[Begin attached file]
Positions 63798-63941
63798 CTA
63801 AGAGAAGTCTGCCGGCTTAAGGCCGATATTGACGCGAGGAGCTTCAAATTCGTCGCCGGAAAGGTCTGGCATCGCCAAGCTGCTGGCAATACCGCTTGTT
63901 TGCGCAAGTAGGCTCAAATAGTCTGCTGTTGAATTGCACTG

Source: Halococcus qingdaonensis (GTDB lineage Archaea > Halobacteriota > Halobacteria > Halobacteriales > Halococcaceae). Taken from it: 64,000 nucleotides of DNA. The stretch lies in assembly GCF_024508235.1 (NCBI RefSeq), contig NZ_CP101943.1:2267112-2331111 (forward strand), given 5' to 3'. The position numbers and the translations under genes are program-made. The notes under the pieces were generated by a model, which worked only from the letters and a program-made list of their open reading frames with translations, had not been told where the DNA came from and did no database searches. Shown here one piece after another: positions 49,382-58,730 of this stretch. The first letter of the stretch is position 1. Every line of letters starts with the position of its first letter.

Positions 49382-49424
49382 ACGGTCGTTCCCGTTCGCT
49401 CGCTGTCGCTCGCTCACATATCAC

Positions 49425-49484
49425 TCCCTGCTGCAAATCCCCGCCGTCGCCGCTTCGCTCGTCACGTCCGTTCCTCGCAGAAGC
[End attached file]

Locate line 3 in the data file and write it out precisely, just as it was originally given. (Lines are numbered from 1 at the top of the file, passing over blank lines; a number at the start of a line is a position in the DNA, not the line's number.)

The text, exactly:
63801 AGAGAAGTCTGCCGGCTTAAGGCCGATATTGACGCGAGGAGCTTCAAATTCGTCGCCGGAAAGGTCTGGCATCGCCAAGCTGCTGGCAATACCGCTTGTT